The Churchill Factor: How One Man Made History

Penguin, 13 2014 - 384
From Londons inimitable mayor, Boris Johnson, the story of how Churchills eccentric genius shaped not only his world but our own.

On the fiftieth anniversary of Churchills death, Boris Johnson celebrates the singular brilliance of one of the most important leaders of the twentieth century. Taking on the myths and misconceptions along with the outsized reality, he portrayswith characteristic wit and passiona man of contagious bravery, breathtaking eloquence, matchless strategizing, and deep humanity.

Fearless on the battlefield, Churchill had to be ordered by the king to stay out of action on D-Day; he pioneered aerial bombing and few could match his experience in organizing violence on a colossal scale, yet he hated war and scorned politicians who had not experienced its horrors. He was the most famous journalist of his time and perhaps the greatest orator of all time, despite a lisp and chronic depression he kept at bay by painting. His maneuvering positioned America for entry into World War II, even as it ushered in Englands post-war decline. His openmindedness made him a trailblazer in health care, education, and social welfare, though he remained incorrigibly politically incorrect. Most of all, he was a rebuttal to the idea that history is the story of vast and impersonal forces; he is proof that one personintrepid, ingenious, determinedcan make all the difference.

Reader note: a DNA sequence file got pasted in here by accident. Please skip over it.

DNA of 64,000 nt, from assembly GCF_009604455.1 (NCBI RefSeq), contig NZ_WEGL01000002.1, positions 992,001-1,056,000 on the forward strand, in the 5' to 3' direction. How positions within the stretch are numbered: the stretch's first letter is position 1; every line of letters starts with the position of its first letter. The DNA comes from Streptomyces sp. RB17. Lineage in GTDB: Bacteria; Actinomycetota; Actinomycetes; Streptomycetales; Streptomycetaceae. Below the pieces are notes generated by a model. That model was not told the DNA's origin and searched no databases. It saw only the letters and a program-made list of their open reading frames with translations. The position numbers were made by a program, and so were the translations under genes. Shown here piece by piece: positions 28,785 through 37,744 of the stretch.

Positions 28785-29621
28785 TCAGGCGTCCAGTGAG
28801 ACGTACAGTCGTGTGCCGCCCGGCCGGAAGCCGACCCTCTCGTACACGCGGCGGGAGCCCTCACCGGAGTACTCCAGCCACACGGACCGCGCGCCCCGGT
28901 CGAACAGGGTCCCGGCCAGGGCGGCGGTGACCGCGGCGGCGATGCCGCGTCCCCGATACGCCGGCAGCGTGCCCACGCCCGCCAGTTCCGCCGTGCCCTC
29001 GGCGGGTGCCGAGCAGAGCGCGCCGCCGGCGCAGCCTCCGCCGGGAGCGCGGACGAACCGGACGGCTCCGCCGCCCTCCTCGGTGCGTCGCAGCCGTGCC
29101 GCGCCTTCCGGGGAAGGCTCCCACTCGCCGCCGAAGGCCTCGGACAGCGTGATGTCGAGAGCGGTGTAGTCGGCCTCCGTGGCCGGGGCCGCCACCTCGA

A Dog Called Churchill
The Offer from Hitler
The NonChurchill Universe
Rogue Elephant
The Randolph Factor
No Act Too Daring or Too Noble
The Great Dictator
He Mobilised the English Language
No Glory in Slaughter
The Ships That Walked
The 100Horsepower Mental Engine
Playing Roulette with History
An Icy Ruthlessness
The Wooing of America
The Cold War and How He Won
Maker of the Modern Middle East

A Proper Human Heart
My Darling Clementine
The Making of John Bull
The Most Advanced Politician of the Time
The Churchill Factor



Boris Johnson is the very popular and internationally known Mayor of London. Educated at Oxford, he began his career as a journalist, writing for the Times and the Telegraph (for whom he still contributes a regular column), and working his way up to editor of the Spectator. He is the author of Johnsons Life of London (Riverhead, 2012) and The Churchill Factor (Riverhead, 2014). He was elected to the House of Commons in 2001 and served there until he was elected Mayor in 2008. Johnson is a regular on British television and radio. He lives in London with his wife and four children.